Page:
Abstract WP218: Brain Reserve

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Abstract

Introduction: Stroke is a leading cause of disability worldwide. Mechanisms of post-stroke recovery are complex, and conventional outcome prediction models are limited. “Brain reserve” (BR) has been proposed as a construct to model the brain’s capacity to withstand insults. BR has been shown to co-vary with white matter hyperintensity volume (WMHv) using structural equation modeling (SEM), a technique to test models with latent variables.

Hypothesis: We hypothesize that BR is a protective mechanism that improves functional outcome after acute ischemic stroke (AIS).

Methods: We define an effective brain reserve (eBR), the remaining brain reserve after other influences have been accounted for. Using SEM, we characterize eBR through intra-cranial volume (ICV), age and systolic blood pressure (SBP). Our model incorporates known relationships between age, SBP, WMHv, acute infarct volume on diffusion-weighted imaging (DWIv) and 90-day functional post-stroke outcome (modified Rankin Scale; mRS), as shown in Figure 1. Path analysis was performed (R; package lavaan) to estimate the relations within the model in a dataset of 451 AIS patients. No priors were used for the path coefficients.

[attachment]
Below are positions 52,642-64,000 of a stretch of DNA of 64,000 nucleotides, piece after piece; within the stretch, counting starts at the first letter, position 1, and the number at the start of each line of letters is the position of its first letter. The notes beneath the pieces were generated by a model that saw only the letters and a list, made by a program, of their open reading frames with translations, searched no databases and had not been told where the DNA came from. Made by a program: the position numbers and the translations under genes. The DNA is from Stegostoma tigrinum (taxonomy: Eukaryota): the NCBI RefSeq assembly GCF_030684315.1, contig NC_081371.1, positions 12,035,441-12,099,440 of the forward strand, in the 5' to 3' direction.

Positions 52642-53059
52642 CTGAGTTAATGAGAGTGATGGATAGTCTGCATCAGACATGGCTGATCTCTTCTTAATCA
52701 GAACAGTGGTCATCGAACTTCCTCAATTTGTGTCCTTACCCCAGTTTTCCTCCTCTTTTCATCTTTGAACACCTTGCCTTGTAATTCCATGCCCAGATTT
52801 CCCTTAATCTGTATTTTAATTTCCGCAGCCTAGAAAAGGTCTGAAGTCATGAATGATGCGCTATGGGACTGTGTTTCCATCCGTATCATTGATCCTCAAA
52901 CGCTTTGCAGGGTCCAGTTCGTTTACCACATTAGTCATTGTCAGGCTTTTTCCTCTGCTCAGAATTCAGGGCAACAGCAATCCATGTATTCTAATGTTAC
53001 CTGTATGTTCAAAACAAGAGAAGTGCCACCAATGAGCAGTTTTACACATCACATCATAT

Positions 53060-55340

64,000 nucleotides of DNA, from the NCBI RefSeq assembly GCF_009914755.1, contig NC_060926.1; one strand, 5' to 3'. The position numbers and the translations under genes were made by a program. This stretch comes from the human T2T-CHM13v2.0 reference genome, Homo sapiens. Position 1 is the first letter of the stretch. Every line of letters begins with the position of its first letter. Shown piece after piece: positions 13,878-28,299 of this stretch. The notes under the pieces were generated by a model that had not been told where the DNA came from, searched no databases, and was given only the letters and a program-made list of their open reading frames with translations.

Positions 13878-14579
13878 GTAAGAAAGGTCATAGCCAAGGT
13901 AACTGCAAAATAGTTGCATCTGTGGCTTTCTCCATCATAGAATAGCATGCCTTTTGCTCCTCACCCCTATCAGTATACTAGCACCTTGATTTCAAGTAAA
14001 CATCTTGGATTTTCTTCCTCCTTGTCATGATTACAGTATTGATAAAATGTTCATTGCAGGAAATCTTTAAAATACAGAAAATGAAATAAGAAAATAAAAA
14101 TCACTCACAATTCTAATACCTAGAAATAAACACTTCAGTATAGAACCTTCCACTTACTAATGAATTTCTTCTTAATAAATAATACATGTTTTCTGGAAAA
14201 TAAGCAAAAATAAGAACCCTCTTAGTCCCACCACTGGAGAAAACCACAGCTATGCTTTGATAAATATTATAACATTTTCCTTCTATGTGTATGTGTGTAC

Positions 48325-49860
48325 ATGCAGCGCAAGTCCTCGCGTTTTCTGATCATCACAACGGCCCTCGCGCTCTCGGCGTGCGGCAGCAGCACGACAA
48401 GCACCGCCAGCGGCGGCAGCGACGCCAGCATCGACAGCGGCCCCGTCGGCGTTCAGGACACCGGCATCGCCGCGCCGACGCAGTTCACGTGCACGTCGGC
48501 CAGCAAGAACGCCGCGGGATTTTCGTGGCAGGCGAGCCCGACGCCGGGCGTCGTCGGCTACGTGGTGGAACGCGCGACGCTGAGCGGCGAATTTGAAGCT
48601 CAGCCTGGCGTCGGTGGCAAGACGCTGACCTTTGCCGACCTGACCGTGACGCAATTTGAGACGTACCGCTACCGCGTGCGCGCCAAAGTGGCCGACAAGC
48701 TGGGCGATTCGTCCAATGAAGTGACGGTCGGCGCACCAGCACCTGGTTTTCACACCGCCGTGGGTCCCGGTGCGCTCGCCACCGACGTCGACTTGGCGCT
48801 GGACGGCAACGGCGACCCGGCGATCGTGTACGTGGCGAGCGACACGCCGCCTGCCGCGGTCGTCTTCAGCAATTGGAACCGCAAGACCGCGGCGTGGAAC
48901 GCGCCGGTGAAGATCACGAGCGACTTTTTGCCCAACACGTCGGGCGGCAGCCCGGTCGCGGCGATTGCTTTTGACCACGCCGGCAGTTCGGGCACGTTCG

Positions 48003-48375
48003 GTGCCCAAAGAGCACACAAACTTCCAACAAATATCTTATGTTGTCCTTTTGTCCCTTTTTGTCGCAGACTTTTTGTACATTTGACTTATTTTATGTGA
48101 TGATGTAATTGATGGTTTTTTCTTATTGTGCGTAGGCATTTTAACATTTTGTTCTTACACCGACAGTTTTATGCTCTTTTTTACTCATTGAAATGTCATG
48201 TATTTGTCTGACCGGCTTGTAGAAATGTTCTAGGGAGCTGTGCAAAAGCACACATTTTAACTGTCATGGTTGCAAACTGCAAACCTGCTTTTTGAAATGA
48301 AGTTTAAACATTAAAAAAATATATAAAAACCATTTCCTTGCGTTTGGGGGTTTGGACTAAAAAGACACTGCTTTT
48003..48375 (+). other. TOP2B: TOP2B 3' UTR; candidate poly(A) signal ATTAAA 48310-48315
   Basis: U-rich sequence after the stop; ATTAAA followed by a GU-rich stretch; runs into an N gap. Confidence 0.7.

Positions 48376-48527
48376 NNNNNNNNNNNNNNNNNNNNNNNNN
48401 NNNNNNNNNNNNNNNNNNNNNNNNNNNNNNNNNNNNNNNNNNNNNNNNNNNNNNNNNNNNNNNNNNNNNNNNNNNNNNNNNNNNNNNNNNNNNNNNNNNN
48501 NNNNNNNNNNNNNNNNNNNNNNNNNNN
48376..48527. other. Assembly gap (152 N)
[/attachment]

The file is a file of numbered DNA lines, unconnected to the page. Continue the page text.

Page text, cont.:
Results: The estimated model coefficients (Figure 1) show that eBR is negatively associated with age and SBP, but positively with ICV, while association between age, SBP and WMHv are positive. Outcome is positively associated with WMHv and DWIv and negatively with eBR, suggesting that eBR acts as a protective mechanism. All path coefficients are statistically significant, except for WMHv and mRS.

Conclusion: Our analysis shows that eBR is negatively associated with post-stroke outcome (the higher eBR, the lower mRS), suggesting that eBR acts as a protective mechanism. Additionally we reproduced known relationships between WMHv, SBP, age, DWIv and mRS.

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